HERE. I didn't mention, at the time, the chat that happened on Facebook in relation to the image. It wasn't relevant to my post, but a couple of things have happened since, and it's niggling me now. One bright spark - who protested after he'd been slammed by a number of others that he was only having a go... - said something along the lines of it being such a shame it was filled with 'boring books' instead of windows to other worlds and times. I will leave the various responses that prompted to your imaginations...
It comes to mind because I'm struggling at the moment with one of my students. I am blessed (!) with a bunch of sixteen year old boys who are all doing year 11 English, and are poised to transition into their final year of school. It means that they're in the throes of discovering that there are some very different expectations when it comes to dealing with texts. For starters, the books they're reading have a lot more substance than previously experienced. They're getting more than one book simultaneously for the purpose of comparative analysis. They're being required to annotate what they're reading. Soon, they will be given the text for their first major topic - 'Belonging' and the text is Romulus, My Father by Raimond Gaita - and they're going to have source their own related texts - at least two, and one must be a medium other than a novel.
The student in question, so his mother tells me, used to be a bookworm. Everywhere she went, she had a small boy attached with his nose in a book. So far, in my time with him, he hasn't completed reading a single book he's been given for English. He's scraping through, using other people's notes, cheats obtained on line, and an attitude that says as long as he passes it doesn't matter how well he does. It's frustrating, because he's a bright boy. It's not even, so far, as if the books themselves have been particularly onerous - most recently, they had George Orwell's Animal Farm. I suggested, to try and pique his interest and give him a fairly straightforward bit of comparative literature, that he have a look at William Golding's Lord of the Flies. This was just prior to three weeks of holidays. Both are short books. He had to read Animal Farm. He didn't have to read the other one. He didn't even bother to get the copy of Lord of the Flies out of the family bookcase. And he still hasn't finished the Orwell, and won't now, because the topic is over.
He says it's boring. All of it. I asked him - reasonably enough, I thought - what happened to turn such an avid bookworm into this apathetic can't be bothered creature. He grinned - he has great charm, the ratbag - and said, "Gym, and girls."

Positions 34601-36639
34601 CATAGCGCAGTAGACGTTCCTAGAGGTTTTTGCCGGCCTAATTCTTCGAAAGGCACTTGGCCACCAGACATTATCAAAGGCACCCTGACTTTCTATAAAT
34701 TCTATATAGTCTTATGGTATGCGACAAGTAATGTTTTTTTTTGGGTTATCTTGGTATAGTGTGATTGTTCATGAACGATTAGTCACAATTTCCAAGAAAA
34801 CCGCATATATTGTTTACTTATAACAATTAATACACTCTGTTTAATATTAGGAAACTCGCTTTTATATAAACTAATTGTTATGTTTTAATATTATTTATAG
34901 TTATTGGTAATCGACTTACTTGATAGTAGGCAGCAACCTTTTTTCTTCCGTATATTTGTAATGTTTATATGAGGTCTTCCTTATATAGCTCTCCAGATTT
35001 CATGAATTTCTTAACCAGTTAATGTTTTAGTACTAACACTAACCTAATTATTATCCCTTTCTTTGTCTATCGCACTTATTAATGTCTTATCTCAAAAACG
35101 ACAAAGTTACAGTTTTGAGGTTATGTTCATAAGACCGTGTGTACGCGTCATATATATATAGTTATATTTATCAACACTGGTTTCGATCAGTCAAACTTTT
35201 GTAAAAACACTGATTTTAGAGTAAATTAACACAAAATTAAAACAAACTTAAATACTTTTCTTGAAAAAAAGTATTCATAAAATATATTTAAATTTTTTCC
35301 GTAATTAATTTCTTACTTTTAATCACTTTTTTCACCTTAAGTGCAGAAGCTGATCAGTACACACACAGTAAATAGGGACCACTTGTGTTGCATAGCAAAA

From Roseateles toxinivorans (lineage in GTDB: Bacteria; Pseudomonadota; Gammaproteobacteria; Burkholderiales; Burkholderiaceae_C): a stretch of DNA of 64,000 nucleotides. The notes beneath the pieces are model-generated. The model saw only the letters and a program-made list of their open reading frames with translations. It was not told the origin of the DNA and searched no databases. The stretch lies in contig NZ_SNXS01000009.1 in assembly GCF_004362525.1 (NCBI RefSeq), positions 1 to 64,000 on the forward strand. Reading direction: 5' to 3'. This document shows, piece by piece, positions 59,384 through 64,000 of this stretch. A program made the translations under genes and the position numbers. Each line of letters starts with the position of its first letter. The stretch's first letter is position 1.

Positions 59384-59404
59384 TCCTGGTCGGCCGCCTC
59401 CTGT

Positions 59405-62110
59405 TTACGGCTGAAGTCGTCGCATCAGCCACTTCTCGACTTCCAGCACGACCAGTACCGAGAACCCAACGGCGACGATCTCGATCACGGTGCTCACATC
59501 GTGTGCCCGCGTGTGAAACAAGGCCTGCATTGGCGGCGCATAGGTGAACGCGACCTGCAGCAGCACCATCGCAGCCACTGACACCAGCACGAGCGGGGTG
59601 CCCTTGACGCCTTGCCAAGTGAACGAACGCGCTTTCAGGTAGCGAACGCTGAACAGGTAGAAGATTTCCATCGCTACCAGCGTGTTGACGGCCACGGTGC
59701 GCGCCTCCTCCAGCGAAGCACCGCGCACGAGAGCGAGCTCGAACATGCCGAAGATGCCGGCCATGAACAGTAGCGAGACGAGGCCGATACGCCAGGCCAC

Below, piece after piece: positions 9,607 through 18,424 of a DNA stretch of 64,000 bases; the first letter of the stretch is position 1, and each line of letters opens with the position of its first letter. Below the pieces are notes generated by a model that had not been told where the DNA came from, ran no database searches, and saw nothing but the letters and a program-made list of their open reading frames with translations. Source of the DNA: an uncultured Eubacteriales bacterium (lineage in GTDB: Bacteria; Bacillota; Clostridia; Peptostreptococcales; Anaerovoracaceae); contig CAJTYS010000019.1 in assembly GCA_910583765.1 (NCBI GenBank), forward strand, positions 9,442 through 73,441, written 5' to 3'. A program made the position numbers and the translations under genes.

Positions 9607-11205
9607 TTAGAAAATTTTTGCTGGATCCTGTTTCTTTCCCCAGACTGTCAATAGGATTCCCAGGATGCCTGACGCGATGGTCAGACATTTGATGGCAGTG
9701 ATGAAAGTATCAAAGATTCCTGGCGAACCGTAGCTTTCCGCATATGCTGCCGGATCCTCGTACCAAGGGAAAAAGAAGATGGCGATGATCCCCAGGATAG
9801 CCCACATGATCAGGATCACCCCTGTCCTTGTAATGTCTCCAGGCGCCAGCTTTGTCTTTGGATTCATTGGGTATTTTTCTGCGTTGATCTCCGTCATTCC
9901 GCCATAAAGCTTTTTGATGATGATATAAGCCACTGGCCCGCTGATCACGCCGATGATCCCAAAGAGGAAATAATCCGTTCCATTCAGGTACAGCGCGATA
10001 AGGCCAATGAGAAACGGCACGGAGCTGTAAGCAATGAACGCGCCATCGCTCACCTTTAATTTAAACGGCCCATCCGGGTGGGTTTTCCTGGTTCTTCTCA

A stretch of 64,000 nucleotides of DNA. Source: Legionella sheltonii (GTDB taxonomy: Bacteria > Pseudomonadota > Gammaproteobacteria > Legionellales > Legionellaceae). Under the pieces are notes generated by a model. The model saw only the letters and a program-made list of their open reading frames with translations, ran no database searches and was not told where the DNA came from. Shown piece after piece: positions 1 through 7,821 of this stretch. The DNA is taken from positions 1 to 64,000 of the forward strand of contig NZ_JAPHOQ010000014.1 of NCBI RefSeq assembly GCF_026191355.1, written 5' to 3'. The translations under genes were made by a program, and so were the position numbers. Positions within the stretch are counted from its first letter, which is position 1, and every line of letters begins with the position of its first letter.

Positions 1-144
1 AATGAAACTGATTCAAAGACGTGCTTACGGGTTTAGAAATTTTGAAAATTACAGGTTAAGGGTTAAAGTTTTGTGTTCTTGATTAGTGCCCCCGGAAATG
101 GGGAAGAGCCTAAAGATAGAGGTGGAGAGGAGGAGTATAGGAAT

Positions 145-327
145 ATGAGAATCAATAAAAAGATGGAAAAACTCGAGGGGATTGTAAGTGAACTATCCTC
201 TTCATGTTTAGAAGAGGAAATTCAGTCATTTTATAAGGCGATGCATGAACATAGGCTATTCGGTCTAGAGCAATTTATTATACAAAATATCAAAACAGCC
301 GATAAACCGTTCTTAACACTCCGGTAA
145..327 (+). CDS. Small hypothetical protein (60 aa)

DB says I should give him up, that I'm not doing him any favours nursing him through. I'm not doing his work for him - that isn't going to happen, regardless of what he thinks are clever strategies to trap me into it... The part of me that is stretched too far as it is agrees with DB. Why waste my time, which is in short supply, in a situation that is so frustrating, where I'm not being met even close to halfway? It doesn't pay well enough to make it worth sticking it out just for the money and, in any case, I can't take his parents' money if there's no progress being made. On the other hand, I look at him, like so many of the current generation - being dubbed, in a variety of media, 'The I Generation', or as one witty type wrote it, iGeneration... - waiting for it all to just drop out of the sky and happen for him. He had an exam recently on Animal Farm. He was so affronted by the prep sheet he was given, which reminded them of the need to have read the text carefully and to have made comprehensive notes. There was a second text, a doco on a rock star, Strummer, the topic for the exam was 'Rebellion' and the brief said to prep for the possibility of either an essay, an opinion piece, a conversation or an interview as the genre with which to respond to a question on issues of rebellion in both texts.
Needless to say, with typical Gen I why should I attitude, he kept asking why it had to be like this. Why couldn't they just ask a straightforward question? Why couldn't they say what the exam was going to be? Why was it so hard? As I pointed out, his teachers were doing something very helpful by offering them, before it really mattered for the HSC, a taste of how HSC exams worked, so they could see for themselves that being asked to read a certain way, annotate and absorb more than just the words in a text, was for a reason. It isn't because the teachers just want to make them do work they don't want to do, it's because if they don't learn to do it this way, come the real exams, they'll have no idea what's hit them.
At bottom, I think that one of the issues for him is that it takes time to read, whether it's for pleasure of study purposes. It's not that he doesn't have time - his timetable is geared to allow for necessary reading. It's more that he, along with so many of his peers, doesn't consider it a worthy use of his valuable time... But, you have to wonder what's going to happen when they hit the real world where their time is no longer their own...